Dollar struggles to find direction, euro near 1-1/2 month lows

Dollar struggles to find direction, euro near 1-1/2 month lows
Dollar struggles to find direction, euro near 1-1/2 month lows

The dollar struggled for direction on Wednesday, while the euro held near recent lows on concerns that a new government in France could weaken fiscal discipline, increasing the debt risk premium across the euro zone. .

Meanwhile, sterling rose after news that British services inflation was higher than expected.

US markets remain closed on Wednesday, which will likely result in muted trading throughout the day.

The dollar fell overnight as US retail sales suggested economic activity remained lackluster and the Federal Reserve will cut rates sooner than expected.

The euro was last up 0.1% at $1.0753; Friday marked a one-and-a-half-month low of $1.07.

The yield gap between French and German public debt, now seen as an indicator of the risks of a budget crisis in the heart of Europe, narrowed slightly since Monday but remained close to its seven-year highs reached. last week.

Analysts noted that the single currency was far from putting a price on any serious threat to the euro zone bloc’s financial stability.

“The very limited movement of currencies, in contrast to the movement of OAT (French public debt yield) spreads, underlines the fact that the reaction has more to do with a reassessment of fixed income risks “said Derek Halpenny, head of global market research at MUFG.

National Rally (RN) leader Marine Le Pen said she sought cohabitation with President Emmanuel Macron and would be respectful of institutions, triggering expectations that the RN could backtrack on its fiscally costly promises. if he won the elections at the beginning of July.

The European Central Bank could also buy French bonds to prevent an “unjustified and disorderly” widening of yield spreads. Still, ECB chief economist Philip Lane said the recent market turmoil was “not disorderly.”

The European Commission on Wednesday proposed widely expected disciplinary measures against France, Italy and five other European Union countries for running excessive budget deficits.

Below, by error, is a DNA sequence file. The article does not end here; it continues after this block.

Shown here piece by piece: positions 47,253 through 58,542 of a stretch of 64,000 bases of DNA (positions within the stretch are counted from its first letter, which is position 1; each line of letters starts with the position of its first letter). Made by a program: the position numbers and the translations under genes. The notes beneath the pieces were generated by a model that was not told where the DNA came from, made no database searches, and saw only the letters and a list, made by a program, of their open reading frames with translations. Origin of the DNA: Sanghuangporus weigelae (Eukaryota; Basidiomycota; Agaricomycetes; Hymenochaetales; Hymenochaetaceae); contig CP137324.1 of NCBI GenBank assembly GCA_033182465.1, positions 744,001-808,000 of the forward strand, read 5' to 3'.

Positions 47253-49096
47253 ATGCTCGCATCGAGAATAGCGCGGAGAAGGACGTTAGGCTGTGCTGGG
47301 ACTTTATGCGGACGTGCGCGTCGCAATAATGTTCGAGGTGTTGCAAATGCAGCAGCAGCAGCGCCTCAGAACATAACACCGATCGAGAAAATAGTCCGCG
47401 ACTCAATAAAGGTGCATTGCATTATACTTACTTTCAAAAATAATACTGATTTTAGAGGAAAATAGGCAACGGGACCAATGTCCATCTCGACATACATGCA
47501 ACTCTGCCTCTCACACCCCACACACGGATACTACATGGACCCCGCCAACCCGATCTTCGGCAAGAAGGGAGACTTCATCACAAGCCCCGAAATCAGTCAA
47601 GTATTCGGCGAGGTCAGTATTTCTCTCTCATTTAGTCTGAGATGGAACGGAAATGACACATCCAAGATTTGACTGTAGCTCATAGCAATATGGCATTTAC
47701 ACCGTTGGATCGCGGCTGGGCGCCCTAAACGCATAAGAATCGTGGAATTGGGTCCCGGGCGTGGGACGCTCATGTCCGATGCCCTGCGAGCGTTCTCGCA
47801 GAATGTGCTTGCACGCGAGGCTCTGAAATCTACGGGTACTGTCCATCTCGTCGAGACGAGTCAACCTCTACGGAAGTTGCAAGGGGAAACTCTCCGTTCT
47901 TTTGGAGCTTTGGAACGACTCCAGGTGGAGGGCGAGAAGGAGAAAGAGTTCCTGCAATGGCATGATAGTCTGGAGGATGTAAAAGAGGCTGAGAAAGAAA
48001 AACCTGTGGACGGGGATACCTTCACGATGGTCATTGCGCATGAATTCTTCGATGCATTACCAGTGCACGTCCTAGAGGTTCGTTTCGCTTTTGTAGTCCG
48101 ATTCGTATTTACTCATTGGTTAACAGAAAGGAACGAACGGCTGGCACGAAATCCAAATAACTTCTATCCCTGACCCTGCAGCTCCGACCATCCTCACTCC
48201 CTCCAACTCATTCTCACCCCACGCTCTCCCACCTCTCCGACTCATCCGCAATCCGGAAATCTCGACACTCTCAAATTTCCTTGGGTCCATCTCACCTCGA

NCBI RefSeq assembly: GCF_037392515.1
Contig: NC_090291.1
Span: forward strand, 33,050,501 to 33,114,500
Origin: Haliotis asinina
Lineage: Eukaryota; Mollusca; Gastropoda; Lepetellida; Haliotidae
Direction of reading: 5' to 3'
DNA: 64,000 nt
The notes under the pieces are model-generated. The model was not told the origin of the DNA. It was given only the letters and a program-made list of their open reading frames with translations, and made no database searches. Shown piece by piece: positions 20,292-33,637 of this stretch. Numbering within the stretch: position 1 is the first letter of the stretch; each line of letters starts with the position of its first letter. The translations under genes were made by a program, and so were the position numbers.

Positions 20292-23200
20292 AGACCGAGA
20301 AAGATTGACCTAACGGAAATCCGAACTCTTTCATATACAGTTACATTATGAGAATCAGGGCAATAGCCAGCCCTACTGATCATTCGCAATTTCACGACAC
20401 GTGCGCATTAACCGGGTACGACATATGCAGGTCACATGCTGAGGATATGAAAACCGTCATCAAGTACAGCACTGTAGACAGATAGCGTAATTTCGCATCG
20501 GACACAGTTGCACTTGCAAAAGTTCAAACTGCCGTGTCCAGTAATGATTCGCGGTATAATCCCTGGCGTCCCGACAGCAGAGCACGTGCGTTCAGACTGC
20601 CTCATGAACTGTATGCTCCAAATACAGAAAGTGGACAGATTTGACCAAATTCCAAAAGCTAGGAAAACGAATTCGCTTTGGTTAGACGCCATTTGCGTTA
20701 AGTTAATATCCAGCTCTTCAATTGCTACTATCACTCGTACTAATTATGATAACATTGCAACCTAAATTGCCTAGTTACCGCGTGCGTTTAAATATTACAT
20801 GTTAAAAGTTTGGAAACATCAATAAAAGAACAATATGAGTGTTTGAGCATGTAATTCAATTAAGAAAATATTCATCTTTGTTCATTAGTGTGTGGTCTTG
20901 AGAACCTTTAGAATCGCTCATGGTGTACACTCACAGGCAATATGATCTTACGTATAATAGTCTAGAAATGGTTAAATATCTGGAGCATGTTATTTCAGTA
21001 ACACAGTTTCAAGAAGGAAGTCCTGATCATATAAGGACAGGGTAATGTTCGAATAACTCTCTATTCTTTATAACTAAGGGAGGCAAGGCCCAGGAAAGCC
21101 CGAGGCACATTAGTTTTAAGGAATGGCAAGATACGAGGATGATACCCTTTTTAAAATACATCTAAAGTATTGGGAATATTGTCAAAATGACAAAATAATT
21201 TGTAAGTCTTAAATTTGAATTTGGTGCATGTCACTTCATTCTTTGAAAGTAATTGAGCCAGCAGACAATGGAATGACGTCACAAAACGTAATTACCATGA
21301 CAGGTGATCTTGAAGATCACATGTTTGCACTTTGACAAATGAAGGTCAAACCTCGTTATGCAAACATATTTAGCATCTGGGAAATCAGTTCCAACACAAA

The dollar index was flat at 105.27.

According to CME’s FedWatch tool, markets are now pricing in a 65% chance that the Federal Reserve will begin easing rates in September, with cuts of nearly 50 basis points expected this year.

Sterling rose 0.10% against the euro to 84.41 pence per euro and 0.20% against the dollar to $1.2732 after British data showed that underlying pressures on Prices remained strong.

“What matters now is how much value the Monetary Policy Committee places on timely and possibly retrospective data,” said Sanjay Raja, chief UK economist at Deutsche Bank Research, recalling that survey numbers have been “more encouraging.”

Markets priced the chance of a Bank of England rate cut in August at around 25%, up from 50% before the data, and monetary easing in 2024 at 44 basis points, up from almost half a percentage point. before the figures.

The Bank of England holds its monetary policy meeting on Thursday.

The Swiss franc hit a seven-month high against the euro at 0.9475, and was down 0.1% at 0.9503.

The single currency has steadily weakened against the Swiss currency since late May, when it hit 0.9930 per franc, its highest level since April 2023.

“Some observers see this as a renewed threat of intervention or as an implicit put that (Swiss National Bank President Thomas) Jordan is offering to all market participants holding long positions in Swiss francs, especially against the euro,” said Ulrich Leuchtmann, head of currency strategy at Commerzbank, recalling a speech by Jordan at the end of May.

Jordan argued that inflation risks would likely be associated with a weaker Swiss franc, which the SNB “could offset by selling currencies.”

BofA expects the SNB to implement its second 25 basis point cut next week and to express its willingness to “be active in the currency market as necessary.”

The Australian dollar rose 0.04% to 0.667 against the US currency, also helped by a hawkish message from Reserve Bank of Australia Governor Michele Bullock following the central bank’s rate decision on Tuesday .

The yen was little changed at 157.93 per dollar, as it remains pressured by the sharp differences in interest rates between Japan and the United States, in particular.

Analysts said monetary tightening by the Bank of Japan was on the horizon but the BOJ would take a slow approach.

 
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